Conference Report: Science & Archaeology
Rob Sternberg, President
A conference entitled "Science and Archaeology: Towards an Interdisciplinary Approach to Studying the Past" was held October 14-16, 1994 at Harvard University. The conference was organized by Robert H. Tykot (now at the University of South Florida; at right in photo) and Geoffrey D. Purcell (State University of New York, Albany; at left in photo). The conference was jointly sponsored by the Society for Archaeological Sciences and the Boston Society of the Archaeological Institute of America, and was supported by grants from the Samuel H. Kress Foundation and from the Archaeological Institute of America.
The purpose and central theme of this conference was to increase communication between and to integrate the research efforts of archaeologists, classicists, art historians, museum researchers, conservation scientists, and physical scientists, in their reconstruction of historic and prehistoric societies. To that end, the organizers invited scholars from several countries to specifically address the practical aspects of doing interdisciplinary research, including research design, data interpretation and synthesis, educational/training programs and curricula. Case studies of successful interdisciplinary projects illustrated the complementarity of scientific, art historical, and archaeological information and showed how a well-designed, collaborative effort can increase our understanding of the past.
Thus, this conference followed in the tradition of musings upon the relationship between archaeology and archaeometry/archaeological science. Some previous discussions of this issue include Olin (1982); Aitken (1982); Beck (1985); Jones (1988); Renfrew (1992); Dunnell (1993); Ehrenreich (1995); and McGovern (1995).
After pre-conference tours of the Archaeometry Laboratories and the Semitic Museum, Rob Tykot's opening remarks expressed his hope that the conference would emphasize how archaeometry is done, rather than an elaboration of techniques. Geoff Purcell pondered the mission of scientific archaeology. The article by Dunnell (1993) seemed to set the stage for the conference - Dunnell begins with "many, if not most, archaeologists regard archaeometry as a sometimes interesting, largely irrelevant, and definitely optional endeavor." Our goal should be, if not to make archaeometry always required, at least to make it relevant. But one should also remember, as Pollard remanded us to Aitken (1982), that archaeometry sometimes has as much to offer to the natural sciences as it does to archaeology. This is certainly true in my own field of archaeomagnetism, where we must first determine patterns of secular variation, with the implications of these patterns for the behavior of the geomagnetic dynamo, before we can utilize these patterns for determining conventional archaeomagnetic dates.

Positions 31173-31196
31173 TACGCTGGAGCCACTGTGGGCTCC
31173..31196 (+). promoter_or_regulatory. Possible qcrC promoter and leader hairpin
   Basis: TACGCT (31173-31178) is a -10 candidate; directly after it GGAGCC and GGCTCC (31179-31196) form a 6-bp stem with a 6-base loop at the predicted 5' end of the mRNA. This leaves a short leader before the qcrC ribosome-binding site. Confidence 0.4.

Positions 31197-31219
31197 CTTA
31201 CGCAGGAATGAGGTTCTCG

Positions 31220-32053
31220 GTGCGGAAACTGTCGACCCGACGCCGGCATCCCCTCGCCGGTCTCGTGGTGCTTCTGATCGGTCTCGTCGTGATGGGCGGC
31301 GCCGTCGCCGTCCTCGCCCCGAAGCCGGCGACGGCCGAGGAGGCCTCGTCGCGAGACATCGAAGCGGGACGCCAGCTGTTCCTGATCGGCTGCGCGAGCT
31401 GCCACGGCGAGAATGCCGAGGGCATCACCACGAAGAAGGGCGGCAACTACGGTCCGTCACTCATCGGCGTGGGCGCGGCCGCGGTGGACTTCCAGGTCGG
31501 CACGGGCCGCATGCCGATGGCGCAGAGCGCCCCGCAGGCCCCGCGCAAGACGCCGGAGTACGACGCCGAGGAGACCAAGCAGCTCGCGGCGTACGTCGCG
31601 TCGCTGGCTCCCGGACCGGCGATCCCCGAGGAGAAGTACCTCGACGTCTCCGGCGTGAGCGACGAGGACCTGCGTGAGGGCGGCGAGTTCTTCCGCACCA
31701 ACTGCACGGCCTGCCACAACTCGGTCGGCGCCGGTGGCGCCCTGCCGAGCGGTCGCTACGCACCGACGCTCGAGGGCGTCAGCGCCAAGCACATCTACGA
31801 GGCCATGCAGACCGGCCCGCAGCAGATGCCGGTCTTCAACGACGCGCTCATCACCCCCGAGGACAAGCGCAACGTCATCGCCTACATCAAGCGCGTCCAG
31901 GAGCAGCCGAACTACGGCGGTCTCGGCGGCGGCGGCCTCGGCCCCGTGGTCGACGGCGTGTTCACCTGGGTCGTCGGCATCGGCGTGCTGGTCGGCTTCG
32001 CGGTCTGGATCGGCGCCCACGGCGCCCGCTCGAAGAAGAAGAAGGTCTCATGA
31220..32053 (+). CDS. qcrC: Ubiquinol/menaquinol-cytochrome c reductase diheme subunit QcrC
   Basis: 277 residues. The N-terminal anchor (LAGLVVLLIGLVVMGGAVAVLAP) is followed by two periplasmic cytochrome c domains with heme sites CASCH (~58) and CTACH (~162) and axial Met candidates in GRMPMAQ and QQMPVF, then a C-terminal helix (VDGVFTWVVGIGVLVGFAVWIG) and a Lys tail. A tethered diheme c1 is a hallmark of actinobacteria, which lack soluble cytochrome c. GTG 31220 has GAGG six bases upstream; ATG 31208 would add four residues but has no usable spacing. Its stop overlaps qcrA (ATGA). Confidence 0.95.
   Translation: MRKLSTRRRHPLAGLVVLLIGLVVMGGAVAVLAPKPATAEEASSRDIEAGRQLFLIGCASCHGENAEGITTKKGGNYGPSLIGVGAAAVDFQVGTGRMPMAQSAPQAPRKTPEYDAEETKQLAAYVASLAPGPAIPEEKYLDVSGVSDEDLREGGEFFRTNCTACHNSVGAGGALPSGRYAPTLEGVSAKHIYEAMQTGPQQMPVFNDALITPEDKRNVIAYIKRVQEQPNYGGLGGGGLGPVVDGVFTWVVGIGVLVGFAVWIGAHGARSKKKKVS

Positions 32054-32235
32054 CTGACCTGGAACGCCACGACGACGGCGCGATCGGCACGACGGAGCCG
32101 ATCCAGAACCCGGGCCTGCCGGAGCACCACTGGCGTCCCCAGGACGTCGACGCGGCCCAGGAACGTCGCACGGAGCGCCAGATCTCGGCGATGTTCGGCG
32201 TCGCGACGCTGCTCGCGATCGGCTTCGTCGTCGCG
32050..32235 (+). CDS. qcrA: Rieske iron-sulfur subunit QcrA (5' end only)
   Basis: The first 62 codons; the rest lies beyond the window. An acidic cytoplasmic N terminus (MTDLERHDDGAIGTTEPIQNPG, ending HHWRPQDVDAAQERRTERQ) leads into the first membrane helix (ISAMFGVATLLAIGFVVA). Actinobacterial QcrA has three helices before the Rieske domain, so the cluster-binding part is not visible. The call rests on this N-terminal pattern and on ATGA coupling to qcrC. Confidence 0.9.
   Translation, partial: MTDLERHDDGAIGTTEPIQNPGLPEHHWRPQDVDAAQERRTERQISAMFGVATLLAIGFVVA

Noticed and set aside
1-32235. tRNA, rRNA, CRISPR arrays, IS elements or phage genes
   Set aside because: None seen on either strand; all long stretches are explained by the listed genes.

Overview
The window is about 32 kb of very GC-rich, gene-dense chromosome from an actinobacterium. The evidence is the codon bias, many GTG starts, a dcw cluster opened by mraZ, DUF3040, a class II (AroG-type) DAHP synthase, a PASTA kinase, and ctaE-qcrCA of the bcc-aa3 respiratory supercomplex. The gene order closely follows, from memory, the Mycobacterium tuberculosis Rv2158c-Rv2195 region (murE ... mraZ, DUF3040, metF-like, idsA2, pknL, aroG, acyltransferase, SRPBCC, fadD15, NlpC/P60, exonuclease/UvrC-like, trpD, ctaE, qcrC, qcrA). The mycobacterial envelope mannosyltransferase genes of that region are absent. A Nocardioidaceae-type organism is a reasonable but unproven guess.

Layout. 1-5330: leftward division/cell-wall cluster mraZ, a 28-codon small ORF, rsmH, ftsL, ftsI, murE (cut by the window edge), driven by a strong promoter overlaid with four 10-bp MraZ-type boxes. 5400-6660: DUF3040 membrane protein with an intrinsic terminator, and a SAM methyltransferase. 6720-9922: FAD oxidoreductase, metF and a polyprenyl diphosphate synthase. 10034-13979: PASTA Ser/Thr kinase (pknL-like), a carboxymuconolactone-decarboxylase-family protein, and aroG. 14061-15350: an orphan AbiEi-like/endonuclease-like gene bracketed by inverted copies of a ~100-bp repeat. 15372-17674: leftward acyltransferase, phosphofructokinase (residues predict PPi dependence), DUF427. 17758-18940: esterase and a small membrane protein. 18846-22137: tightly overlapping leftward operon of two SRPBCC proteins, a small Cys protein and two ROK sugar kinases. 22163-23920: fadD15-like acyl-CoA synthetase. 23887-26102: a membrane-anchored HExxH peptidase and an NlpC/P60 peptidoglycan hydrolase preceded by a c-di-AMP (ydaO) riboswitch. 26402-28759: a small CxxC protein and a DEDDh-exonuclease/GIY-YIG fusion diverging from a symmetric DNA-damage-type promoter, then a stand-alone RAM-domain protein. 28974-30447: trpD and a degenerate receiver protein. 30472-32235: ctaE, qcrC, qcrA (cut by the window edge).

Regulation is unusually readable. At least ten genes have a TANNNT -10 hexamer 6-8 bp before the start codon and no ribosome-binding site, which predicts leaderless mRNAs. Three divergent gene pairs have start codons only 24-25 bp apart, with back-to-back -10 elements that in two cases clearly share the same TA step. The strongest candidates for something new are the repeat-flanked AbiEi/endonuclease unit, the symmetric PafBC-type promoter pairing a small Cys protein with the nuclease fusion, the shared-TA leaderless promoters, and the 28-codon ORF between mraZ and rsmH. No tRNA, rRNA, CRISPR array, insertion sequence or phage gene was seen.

The 50 papers and posters presented at the conference succeeded often, if not always, in meeting the goals of the organizers. I personally appreciated the talks on the teaching of archaeometry. As the cirriculum in my own liberal arts institution is under review, I hope it is revised in such a way that I can initiate a course in archaeological science, one of the relatively few endeavors where interdisciplinary links between the natural sciences, social sciences and humanities are natural, plentiful and mutually beneficial. The plenary addressed by Mark Pollard, from a Department of Archaeological Sciences (Bradford), and by James Wiseman, from a Department of Archaeology (Boston University), provided unusual perspectives on how these academic divisons might be integrated. The conference proceedings are being prepared for publication.
Aitken, M. 1982. Archaeometry does not only serve archaeology. In Olin (ed.), p. 61.
Beck, C.W. 1985. Trouble in the hedgerows. Journal of Archaeological Science 12: 405-409.
Dunnell, R.C. 1993. Why archaeologists don't care about archaeometry. Archaeomaterials 7: 161-165.
Ehrenreich, R.M. 1995. Archaeometry into archaeology. Journal of Archaeological Method and Theory 2: 1-6.
Jones, R.F.J. 1988. Questions, answers and the consumer in archaeological science. In E.A. Slater and J.O. Tate (eds.), Science and Archaeology, Glasgow 1987. BAR British Series 196(i): 1-7.
Olin, J.S. (ed.). 1982. Future Directions in Archaeometry: A Round Table. Smithsonian Institution.
Renfrew, A.C. 1992. The identity and future of archaeological science. In A.M. Pollard (ed.), New Developments in Archaeological Science, 285-293. Oxford University Press.